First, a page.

The Story Of Jack Wilshere; The phenomenon that never became

On that cold Saturday afternoon at Ewood Park, 13th September 2008, in the 84th minute, the 3rd official raised the substitution board, Robin Van Persie was to come off the pitch after scoring the opener, which proved to be the winner, against Blackburn Rovers. It was not the customary striker-for-defender substitution when leading 4-0, it also wasn't a familiar first team substitute. It, instead, was a teenager from the academy who had impressed all and sundry with his displays at youth level. Jack Garry Andrew Wilshere was his name, he was coming on for his Professional debut.
Exactly 10 days later, he scored his debut goal against Sheffield United in the EFL Cup, and also went on to register an assist in his next game in that competition. This were to be his only goal contributions for all of that season but one thing was certain, the boy wonder had made a huge impression in the eyes of many.

The 09/10 season began and Wilshere was the youngster to watch. Things didn't go so smoothly though. Predictably though, at just 17, he found game time hard to come by, especially with young midfield maestro, Cesc Fabregas in the team. When he had the chance, he always played very well, you could see the rawness in his game, but so could you see the generational talent in the wonderkid. The January transfer window of 2010 rolled around and Arsenal would loan Wilshere to Bolton Wanderers To Help him get game time and aid his development. He was decent, but that was about that. But who'd expect more from a 17yr old who was playing his first full season of professional football in one of the most physically demanding leagues in the world? He, just like in the previous season, registered a solitary goal and assist, but this time in the Premier League.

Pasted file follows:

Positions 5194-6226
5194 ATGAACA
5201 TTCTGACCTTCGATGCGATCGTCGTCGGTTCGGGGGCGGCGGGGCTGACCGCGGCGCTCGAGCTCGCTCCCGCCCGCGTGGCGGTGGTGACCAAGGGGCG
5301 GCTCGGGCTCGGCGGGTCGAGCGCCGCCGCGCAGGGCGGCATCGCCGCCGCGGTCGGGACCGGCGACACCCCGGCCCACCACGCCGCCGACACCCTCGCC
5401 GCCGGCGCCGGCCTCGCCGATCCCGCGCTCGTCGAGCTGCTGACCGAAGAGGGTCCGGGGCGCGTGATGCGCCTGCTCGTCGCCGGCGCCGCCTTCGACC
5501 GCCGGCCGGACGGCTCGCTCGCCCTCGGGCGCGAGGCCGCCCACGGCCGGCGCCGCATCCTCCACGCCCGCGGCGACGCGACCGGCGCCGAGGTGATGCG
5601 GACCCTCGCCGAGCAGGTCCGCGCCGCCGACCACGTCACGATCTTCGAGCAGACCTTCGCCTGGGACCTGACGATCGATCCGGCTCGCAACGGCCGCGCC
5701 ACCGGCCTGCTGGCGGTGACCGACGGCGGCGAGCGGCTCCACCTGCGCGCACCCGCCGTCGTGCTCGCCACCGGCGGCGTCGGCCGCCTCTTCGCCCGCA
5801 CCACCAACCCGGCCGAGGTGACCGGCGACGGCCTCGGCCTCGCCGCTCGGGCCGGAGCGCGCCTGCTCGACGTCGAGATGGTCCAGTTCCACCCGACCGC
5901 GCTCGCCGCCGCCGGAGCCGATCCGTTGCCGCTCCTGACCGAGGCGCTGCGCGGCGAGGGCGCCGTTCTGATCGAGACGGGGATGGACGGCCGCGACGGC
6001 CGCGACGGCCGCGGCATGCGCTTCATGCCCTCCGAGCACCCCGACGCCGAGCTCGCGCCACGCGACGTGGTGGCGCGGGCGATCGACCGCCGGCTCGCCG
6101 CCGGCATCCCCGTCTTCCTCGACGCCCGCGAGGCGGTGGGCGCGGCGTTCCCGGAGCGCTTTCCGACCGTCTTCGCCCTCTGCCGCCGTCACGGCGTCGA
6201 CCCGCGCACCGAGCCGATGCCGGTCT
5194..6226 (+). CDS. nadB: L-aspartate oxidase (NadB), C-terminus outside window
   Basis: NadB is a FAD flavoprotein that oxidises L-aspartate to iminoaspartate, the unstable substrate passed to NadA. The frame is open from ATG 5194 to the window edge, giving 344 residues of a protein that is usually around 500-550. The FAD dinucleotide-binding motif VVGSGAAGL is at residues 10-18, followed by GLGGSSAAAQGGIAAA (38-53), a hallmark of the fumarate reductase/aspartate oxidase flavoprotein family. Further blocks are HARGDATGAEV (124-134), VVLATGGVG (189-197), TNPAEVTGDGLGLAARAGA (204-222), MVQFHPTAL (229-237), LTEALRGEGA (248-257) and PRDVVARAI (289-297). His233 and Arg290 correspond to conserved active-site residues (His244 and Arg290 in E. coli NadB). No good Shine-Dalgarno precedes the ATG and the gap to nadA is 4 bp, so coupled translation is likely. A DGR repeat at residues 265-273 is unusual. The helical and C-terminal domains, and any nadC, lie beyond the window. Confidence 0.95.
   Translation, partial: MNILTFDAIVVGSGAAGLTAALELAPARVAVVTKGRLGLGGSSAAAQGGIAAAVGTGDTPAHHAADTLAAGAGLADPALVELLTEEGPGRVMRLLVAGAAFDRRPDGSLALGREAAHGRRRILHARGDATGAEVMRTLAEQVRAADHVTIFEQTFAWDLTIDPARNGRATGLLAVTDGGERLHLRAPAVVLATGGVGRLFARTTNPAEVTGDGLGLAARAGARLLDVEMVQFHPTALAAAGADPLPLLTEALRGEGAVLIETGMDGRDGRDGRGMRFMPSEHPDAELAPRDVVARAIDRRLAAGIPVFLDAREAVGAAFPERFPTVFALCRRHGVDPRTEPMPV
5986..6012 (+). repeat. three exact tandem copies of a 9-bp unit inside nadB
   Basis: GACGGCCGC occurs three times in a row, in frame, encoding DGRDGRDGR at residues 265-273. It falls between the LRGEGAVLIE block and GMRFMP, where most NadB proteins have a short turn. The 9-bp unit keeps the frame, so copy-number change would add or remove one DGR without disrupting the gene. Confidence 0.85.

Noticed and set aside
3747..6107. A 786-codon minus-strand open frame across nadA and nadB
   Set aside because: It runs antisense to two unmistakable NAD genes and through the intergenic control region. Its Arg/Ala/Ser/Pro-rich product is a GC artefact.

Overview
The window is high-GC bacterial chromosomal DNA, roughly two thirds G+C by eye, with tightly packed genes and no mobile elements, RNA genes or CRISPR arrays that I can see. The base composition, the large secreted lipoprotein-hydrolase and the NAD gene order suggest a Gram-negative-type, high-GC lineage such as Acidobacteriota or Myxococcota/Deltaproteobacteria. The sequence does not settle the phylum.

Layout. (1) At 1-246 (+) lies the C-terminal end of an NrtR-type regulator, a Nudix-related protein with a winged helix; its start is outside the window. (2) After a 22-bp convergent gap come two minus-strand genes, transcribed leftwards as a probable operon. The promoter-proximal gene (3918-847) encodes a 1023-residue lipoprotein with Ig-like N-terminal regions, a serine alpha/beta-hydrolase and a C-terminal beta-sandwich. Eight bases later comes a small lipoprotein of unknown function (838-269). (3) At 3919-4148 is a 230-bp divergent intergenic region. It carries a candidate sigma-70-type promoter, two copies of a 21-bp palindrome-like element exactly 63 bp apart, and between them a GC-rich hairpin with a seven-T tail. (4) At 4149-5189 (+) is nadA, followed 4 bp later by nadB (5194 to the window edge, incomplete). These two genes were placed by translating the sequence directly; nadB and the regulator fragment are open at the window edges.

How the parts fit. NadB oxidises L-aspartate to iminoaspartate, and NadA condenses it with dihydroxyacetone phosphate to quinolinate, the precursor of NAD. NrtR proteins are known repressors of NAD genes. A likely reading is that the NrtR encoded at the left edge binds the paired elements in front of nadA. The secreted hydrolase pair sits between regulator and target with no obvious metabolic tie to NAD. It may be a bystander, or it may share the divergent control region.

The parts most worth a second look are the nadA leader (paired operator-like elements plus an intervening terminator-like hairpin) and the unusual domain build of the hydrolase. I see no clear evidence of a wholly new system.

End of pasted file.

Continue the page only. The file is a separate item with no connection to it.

The 10/11 season was seen by many as the season Wilshere would finaly make the break through to being a major piece in the midfield jigsaw. It proved relatively true, Wilshere was consistently putting in solid performances, most notably that magical night against Barcelona where he completely dominated two of the best midfielders in the world at the time; Xavier Hernández and Andreas Iniesta. By that time, it was becoming increasingly inevitable that, midfield revelation, Cesc Fabregas was on his way out at the end of the season, and Jack Wilshere was seen as the man to take over the mantle as the leading figure in Arsenal's midfield for the decade to come. Arsenal had scoured the world for midfielders who could really pass the ball and also keep hold of it, in essence, Wenger was looking for an answer to Pep Guardiola's Xavi and Iniesta. Jack Wilshere seemed to be the answer to all of that.
The summer of 2011, though, proved to be a very decisive summer in Wilshere's career. On the 31st day of July 2011, a club statement was released, stating that Wilshere had sprained his ankle, fast forward the odd 8years later and we can rightly say that Wilshere had sprained his.... Career. He basically missed the whole season, as series of injuries followed that season, most notably a 'fatigue fracture'(whatever that means) as stated in another club statement, this, though, was months after he had undergone another ankle surgery. In total he had missed 412 days and 60 games.

Unfortunately for Wilshere, and the club, he never really recovered fully as he kept battling with countless injuries at a ridiculously high rate. It is testament to his bad injury record that at 27 years of age and 11years as a professional, he only has 289 appearances in all competitions. When he managed to stay fit, Wilshere was unable to rediscover the touch that made him such a special talent in his teens. After many injury blighted years at Arsenal, the club decided to loan him out to Bournemouth in the summer of 2017, even there, he still couldn't find his feet due to injuries, he missed a total of 20 games and with his contract expiring at the end of the season, Arsenal decided against renewing it, and who could blame them? He joined West Ham as a free agent, and injuries have still abounded. Wilshere, indeed was a special talent, all we can do now is wonder what could have been, if... Just if, the injuries never blighted his career..What a talent Wilshere was! A potential phenomenon... One which never became, though.
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